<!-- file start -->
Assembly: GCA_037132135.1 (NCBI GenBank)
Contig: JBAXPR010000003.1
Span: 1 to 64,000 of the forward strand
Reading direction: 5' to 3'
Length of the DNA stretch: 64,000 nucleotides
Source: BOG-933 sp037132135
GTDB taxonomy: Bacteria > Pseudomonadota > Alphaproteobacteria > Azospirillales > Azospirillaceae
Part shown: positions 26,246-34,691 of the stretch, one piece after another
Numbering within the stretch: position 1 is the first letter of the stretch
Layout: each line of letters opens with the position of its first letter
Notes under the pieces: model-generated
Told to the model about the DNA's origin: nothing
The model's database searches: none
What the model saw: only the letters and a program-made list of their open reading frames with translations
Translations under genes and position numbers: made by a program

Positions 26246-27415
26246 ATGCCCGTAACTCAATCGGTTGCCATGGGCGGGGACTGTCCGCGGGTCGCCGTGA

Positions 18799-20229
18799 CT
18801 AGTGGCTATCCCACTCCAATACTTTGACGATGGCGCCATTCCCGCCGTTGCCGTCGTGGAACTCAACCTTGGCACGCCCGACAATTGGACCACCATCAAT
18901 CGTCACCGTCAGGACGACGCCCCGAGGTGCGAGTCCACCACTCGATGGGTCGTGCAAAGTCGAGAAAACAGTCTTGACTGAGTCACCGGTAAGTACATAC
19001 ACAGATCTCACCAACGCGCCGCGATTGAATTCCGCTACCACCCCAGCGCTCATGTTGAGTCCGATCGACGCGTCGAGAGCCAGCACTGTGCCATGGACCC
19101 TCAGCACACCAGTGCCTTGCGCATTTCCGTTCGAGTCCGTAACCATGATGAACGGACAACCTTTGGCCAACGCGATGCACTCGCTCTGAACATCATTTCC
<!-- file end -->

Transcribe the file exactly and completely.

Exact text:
Assembly: GCA_037132135.1 (NCBI GenBank)
Contig: JBAXPR010000003.1
Span: 1 to 64,000 of the forward strand
Reading direction: 5' to 3'
Length of the DNA stretch: 64,000 nucleotides
Source: BOG-933 sp037132135
GTDB taxonomy: Bacteria > Pseudomonadota > Alphaproteobacteria > Azospirillales > Azospirillaceae
Part shown: positions 26,246-34,691 of the stretch, one piece after another
Numbering within the stretch: position 1 is the first letter of the stretch
Layout: each line of letters opens with the position of its first letter
Notes under the pieces: model-generated
Told to the model about the DNA's origin: nothing
The model's database searches: none
What the model saw: only the letters and a program-made list of their open reading frames with translations
Translations under genes and position numbers: made by a program

Positions 26246-27415
26246 ATGCCCGTAACTCAATCGGTTGCCATGGGCGGGGACTGTCCGCGGGTCGCCGTGA

Positions 18799-20229
18799 CT
18801 AGTGGCTATCCCACTCCAATACTTTGACGATGGCGCCATTCCCGCCGTTGCCGTCGTGGAACTCAACCTTGGCACGCCCGACAATTGGACCACCATCAAT
18901 CGTCACCGTCAGGACGACGCCCCGAGGTGCGAGTCCACCACTCGATGGGTCGTGCAAAGTCGAGAAAACAGTCTTGACTGAGTCACCGGTAAGTACATAC
19001 ACAGATCTCACCAACGCGCCGCGATTGAATTCCGCTACCACCCCAGCGCTCATGTTGAGTCCGATCGACGCGTCGAGAGCCAGCACTGTGCCATGGACCC
19101 TCAGCACACCAGTGCCTTGCGCATTTCCGTTCGAGTCCGTAACCATGATGAACGGACAACCTTTGGCCAACGCGATGCACTCGCTCTGAACATCATTTCC